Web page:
As we were walking our excitement was gradually building up. Then the moment came, when we witnessed the waters falling from 80ft height forming a white dense fog at the bottom while the Chalakudy river on which it's located looked like a thin sheet of glass spreading across in length and breadth washing through  the rocks occasionally popping up from the ground.  

 
 
Photo of Kochi: Wanderer's spirit 7/16 by Debasis Dash (Travelling Monk) 

After spending some time on its bank, we trekked down the rocks to reach bottom of the falls and get the feel of cool icy waters falling from the height with grace and elegance. The rocky road leading to the falls literally took our breath as they were slippery and steep, a wrong step may cramp your ankel. The fall from the bottom was looking as if god has blessed us with this to quench our thirst.


After spending an hour there, we left the place to set the ball rolling for the next day.........................

Photo of Kochi: Wanderer's spirit 8/16 by Debasis Dash (Travelling Monk) 

Fort Kochi and Chinese fishing nets........

As the city woken up to do its buisness, I and my friends began our journey for the Fort Kochi with an awesome "glass" of filter coffee and some hand baked biscuits from a local eatery. This time we used local transport to reach the intended point. Language was an issue , as normal people running the businesses use malyalam and are less interested to converse in Hindi or English. So using our hands and by creating weird gestures on our faces we conveyed our point to the bus conductor, local shopkeepers to reach the place. Local policemen were very helpful, they helped us to board the bus enroute Fort Kochi. Amid all this GPS came handy, we were tracking our moves.

Photo of Kochi: Wanderer's spirit 9/16 by Debasis Dash (Travelling Monk) 

Fort Kochi is famous for Chinese fishing nets and an estuary, ingress point of cruise ships, merchant and naval vessles into the harbour. The ingress point provides local fishermen to install such huge fixed mechanical installations of fishing nets as high as 10m and 20m in width to capture fishes drifting in from adjoining warm Indian ocean. The fishing nets derive their name from the prevalent use of such fishing techniques in southern coast of China and Indo China.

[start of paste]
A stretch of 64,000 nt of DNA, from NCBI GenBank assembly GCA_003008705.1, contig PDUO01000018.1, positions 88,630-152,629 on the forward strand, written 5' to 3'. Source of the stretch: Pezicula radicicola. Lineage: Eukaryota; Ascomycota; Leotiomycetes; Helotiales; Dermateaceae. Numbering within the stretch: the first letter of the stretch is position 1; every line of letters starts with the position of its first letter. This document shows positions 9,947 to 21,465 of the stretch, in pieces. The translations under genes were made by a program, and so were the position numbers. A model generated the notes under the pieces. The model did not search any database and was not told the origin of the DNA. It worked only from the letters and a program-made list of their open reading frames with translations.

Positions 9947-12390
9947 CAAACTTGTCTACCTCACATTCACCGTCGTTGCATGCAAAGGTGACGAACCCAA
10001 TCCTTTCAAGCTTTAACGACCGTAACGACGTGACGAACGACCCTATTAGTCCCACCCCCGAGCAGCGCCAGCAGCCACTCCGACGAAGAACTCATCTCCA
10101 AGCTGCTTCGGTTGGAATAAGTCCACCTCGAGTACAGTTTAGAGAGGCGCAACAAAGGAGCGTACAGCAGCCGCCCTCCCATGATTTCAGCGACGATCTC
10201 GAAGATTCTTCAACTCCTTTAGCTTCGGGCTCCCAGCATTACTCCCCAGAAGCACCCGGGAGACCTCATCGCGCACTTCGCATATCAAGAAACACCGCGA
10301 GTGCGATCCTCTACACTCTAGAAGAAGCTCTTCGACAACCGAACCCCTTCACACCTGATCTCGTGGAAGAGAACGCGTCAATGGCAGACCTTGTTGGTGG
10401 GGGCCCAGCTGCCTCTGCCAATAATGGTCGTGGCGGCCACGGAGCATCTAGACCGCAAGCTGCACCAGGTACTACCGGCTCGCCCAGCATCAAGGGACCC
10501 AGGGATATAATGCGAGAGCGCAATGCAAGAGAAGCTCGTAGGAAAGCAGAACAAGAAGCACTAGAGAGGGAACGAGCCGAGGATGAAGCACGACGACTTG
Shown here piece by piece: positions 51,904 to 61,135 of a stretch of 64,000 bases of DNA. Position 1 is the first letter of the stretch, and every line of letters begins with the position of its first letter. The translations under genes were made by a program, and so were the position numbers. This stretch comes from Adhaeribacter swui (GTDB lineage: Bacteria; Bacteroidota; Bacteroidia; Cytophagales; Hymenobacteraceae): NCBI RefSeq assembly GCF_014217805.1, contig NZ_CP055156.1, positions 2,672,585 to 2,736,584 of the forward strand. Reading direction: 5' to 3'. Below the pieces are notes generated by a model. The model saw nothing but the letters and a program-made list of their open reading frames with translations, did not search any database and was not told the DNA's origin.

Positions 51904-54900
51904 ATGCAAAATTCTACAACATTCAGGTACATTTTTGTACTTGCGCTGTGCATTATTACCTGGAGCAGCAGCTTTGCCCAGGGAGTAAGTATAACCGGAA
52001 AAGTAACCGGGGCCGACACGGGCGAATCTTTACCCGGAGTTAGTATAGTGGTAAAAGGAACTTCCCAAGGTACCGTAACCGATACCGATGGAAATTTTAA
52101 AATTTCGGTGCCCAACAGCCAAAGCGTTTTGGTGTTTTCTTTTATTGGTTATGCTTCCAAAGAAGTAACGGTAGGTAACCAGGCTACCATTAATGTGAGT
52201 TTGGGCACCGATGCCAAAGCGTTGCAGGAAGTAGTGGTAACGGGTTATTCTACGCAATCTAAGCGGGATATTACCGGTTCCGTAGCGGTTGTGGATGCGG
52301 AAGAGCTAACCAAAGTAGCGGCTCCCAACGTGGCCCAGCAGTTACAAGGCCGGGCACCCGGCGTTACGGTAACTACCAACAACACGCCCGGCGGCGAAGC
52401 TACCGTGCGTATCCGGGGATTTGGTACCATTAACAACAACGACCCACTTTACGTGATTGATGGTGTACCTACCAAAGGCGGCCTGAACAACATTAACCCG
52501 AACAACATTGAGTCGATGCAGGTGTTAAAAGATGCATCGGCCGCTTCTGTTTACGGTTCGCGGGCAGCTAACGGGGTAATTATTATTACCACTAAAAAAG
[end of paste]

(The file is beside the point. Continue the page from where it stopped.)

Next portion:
Photo of Kochi: Wanderer's spirit 10/16 by Debasis Dash (Travelling Monk) 

The arrangement is quite interesting and its setting against an evening sunset is an eye treat for photographers and nature lovers. We stroll through the narrow lanes in the area and they were quite nostalgic giving an essence of colonial days. Food joints are available in plenty alongside the road leading up to the fort kochi, but you will find good ethnic local food inside the city.

Jew Town & the Synagogue....

Photo of Kochi: Wanderer's spirit 11/16 by Debasis Dash (Travelling Monk) 

After we wound up our stint experiencing the salty and humid air of the port , it was time to visit Jewish town, which is famous for its synagogue and the descendants of first jewish population who arrived at the banks of kochi escaping, massacre in the middle east for refuge. It was then the king of Kochi offered them a place to build their synagogue next to his palace.

Photo of Kochi: Wanderer's spirit 12/16 by Debasis Dash (Travelling Monk)

The Jewish town is located some 3km from Fort Kochi and an awesome place to visit. Crowded but clean roads with lots of antique, handicraft shops and food joints on both sides of the road leading to the synagogue looks no more than an english locality. Adjoining areas of the synagogue were white washed, so were the most buildings in that location.

Photo of Kochi: Wanderer's spirit 13/16 by Debasis Dash (Travelling Monk) 

As we entered the synagogue , a white lady in her early 50's greeted us with a smile. The synangogue is a small place with a museum and a prayer hall, well preserved and maintained by 3 jewish families. All total there are only 100 jewish families now left in Kochi, while most of them have moved to Israel, their promised land. The Prayer Hall was unique in its make and resembled with a gurudwara with a pulpit at the centre meant for rabi to perform rituals during their prayer hours. It was my first experience to visit a synagogue and was wonderful one to get hold up so much knowledge scouting through the streets of the Fort Kochi and the Jew town.

Photo of Kochi: Wanderer's spirit 14/16 by Debasis Dash (Travelling Monk) 

On our way back, we took a boat ride from Fort Kochi to the Ernakulam main boat jetty experiencing the backwaters of the city.

Photo of Kochi: Wanderer's spirit 15/16 by Debasis Dash (Travelling Monk) 

Ending our short yet memorable journey there, we returned back to the hotel to begin our preparation for the marriage next day.

Photo of Kochi: Wanderer's spirit 16/16 by Debasis Dash (Travelling Monk) 


"A "Traveller's Identity"  is best described by the people he meets, and the way he preceives the beauty of the surrounding and the wisdom he gains from the situations he gets into" :)